The March 11, 1905, edition of the Mercantile and Financial Times described Gurney as “one of the best known men” in the elevator industry and predicted his purchase of National Elevator and Machine would lead the business to even greater success:
“The change of proprietorship and management is certainly a progressive one, owing to the fact that Mr. Gurney will personally direct the affairs of the business. It is not too much to say that he is one of the best versed men in this field, and the important work he performed in connection with the development of the Otis business is probably well known. He has, in fact, made a long and thorough study of elevator matters, and will inaugurate in his new company a number of features which he has had in mind, more particularly in connection with the improvement of the already splendid products of the National Elevator Co.”
However, Gurney did not begin this venture as smoothly as he might have liked. He apparently closed the deal in late January. On February 10, the following advertisement appeared in the “Lost & Found” section of the New York Times:
“Lost or Stolen Stock Certificate: On or about February 1st a certificate for four hundred shares of the Capital Stock of the National Elevator & Machine Co., said certificate, No. 68, dated February 1, 1905, and issued in the name of Howard F. Gurney. A reward of $25.00 will be paid for its return or for information leading to its recovery. . . . All persons are hereby warned against any attempted negotiation or transfer of the said certificate by the finder.”
It is safe to assume the certificate was eventually found (or perhaps simply reissued), as Gurney quickly proceeded with the task of improving “the already splendid products of the National Elevator Co.” However, prior to pursuing these improvements, Gurney felt it was necessary to publicly reaffirm the quality of his company and its products. In November 1905, Gurney published an advertisement in the Real Estate Record & Guide (published in New York City) that featured two images. The first was captioned, “Our factory as claimed by our competitors” (Figures 1 and 2). The large drawing, captioned, “Our factory AS IT IS at Honesdale, Pa.,” was a dynamic and accurate depiction of the machine shop, foundry and other company buildings. The presence of this advertisement raises an interesting question: who were the competitors Gurney referred to, and why did he feel the need to respond so directly? The answer may lie in the identity of the consulting engineer Gurney had hired to assist him in his new venture: Eugene R. Carichoff (1860-1938). Carichoff, an electrical engineer, had also been employed at Otis, and it is possible Gurney’s former employer was unhappy at his departure and his taking valued employees with him.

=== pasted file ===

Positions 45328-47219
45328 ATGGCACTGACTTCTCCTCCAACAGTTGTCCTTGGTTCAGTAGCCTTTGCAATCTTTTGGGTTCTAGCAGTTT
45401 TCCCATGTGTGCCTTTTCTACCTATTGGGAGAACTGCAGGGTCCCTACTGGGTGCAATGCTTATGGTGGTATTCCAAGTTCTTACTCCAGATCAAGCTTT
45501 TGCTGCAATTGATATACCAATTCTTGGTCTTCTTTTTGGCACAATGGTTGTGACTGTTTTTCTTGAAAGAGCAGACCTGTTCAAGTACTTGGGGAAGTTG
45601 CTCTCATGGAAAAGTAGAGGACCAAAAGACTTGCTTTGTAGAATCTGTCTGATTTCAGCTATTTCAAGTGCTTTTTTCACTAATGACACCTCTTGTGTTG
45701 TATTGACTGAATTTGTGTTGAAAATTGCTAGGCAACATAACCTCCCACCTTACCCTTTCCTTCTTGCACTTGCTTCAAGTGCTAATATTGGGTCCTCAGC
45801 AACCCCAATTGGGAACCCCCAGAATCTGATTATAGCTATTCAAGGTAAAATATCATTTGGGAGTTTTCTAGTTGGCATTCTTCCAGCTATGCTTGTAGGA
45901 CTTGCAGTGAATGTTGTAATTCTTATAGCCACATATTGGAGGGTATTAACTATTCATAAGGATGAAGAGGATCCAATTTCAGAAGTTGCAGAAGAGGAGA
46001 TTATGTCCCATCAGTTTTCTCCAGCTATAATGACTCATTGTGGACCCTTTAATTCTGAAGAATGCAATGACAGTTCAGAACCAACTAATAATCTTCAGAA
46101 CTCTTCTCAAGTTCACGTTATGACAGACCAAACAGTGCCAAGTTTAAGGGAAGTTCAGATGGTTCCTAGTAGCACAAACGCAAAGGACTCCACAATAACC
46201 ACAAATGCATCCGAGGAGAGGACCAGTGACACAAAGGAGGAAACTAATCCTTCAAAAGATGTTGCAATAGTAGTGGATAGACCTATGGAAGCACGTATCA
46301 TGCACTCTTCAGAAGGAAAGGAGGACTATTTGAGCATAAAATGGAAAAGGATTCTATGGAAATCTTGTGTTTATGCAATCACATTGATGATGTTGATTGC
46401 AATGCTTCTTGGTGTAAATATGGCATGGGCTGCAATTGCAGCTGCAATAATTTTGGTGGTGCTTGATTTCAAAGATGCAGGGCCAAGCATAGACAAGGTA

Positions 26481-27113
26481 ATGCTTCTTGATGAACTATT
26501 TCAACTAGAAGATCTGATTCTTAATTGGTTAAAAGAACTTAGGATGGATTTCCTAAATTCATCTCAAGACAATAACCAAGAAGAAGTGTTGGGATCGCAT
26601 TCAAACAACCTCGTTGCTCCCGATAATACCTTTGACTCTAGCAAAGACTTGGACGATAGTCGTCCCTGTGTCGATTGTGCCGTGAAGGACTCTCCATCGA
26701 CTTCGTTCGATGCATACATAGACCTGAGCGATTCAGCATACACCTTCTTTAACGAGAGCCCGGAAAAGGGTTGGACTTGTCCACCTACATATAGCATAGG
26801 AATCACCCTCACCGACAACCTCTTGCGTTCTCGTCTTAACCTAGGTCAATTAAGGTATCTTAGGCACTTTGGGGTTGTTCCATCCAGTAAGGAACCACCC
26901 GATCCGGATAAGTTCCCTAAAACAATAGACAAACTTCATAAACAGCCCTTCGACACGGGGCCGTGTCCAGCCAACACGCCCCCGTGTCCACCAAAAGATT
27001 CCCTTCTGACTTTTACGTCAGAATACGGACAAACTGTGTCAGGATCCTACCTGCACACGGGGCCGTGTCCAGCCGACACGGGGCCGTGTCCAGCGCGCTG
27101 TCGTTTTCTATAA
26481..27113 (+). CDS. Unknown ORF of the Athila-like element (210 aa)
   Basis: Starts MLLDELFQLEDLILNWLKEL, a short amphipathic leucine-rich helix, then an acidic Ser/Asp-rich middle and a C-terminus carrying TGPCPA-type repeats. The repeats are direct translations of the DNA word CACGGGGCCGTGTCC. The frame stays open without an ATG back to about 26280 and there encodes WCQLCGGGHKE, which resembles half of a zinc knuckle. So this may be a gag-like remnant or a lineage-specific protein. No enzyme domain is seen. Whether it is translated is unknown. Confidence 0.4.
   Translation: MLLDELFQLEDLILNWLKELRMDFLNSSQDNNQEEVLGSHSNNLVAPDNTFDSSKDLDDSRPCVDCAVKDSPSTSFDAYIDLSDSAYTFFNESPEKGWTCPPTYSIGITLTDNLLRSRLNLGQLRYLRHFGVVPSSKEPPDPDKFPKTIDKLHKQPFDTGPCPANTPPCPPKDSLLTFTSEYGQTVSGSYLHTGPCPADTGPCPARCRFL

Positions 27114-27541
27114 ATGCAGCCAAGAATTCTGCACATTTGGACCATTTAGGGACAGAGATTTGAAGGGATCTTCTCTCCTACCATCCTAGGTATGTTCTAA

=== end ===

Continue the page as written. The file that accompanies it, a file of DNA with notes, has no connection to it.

In April 1906, Gurney filed the first patent (awarded the following year) associated with his new business: Electric Elevator, U.S. Patent No. 851,934 (April 30, 1907).
The patent encompassed almost all aspects of an “improved” electric-elevator design and served as the basis for the first new machine marketed by Gurney and National Elevator (Figures 3 and 4). The machine was featured in illustrated advertisements, identified as the “National Electric Elevator” and described as surpassing “all others in safety, reliability, economy of operation and simplicity.” In 1908, the second new machine was launched – Gurney National Electric Elevator – which appears to have been a larger version of the first elevator (Figure 5). Interestingly, both were drum machines. Although this elevator type was standard in the early 1900s, it did not represent the latest in elevator technology, which was the newly developed traction elevator.
Gurney, however, lived up to his reputation as “one of the best versed men” in his industry, and he demonstrated his awareness of the importance of pursuing the development of traction elevators in an interesting way. On April 4, 1910, the Honesdale Citizen reported a new “testing tower” was under construction at National Elevator. The 110-ft.-tall tower, completed in May that year, was described by the newspaper as specifically designed for testing “improved elevator machinery known as traction, which is said to be superior to any now in use.” Gurney’s decision to invest in the new test tower reflected his understanding of the importance of research in product development, which he had learned from his tenure at Otis, the company that had built the first elevator test tower in 1888. This investment was also a clear statement of his commitment to the success of his company, which was further emphasized on June 1, 1911, when the name was changed to Gurney Electric Elevator Co. Part Two of this series will examine the events that followed this name change: the construction of a new factory and the related marketing campaign.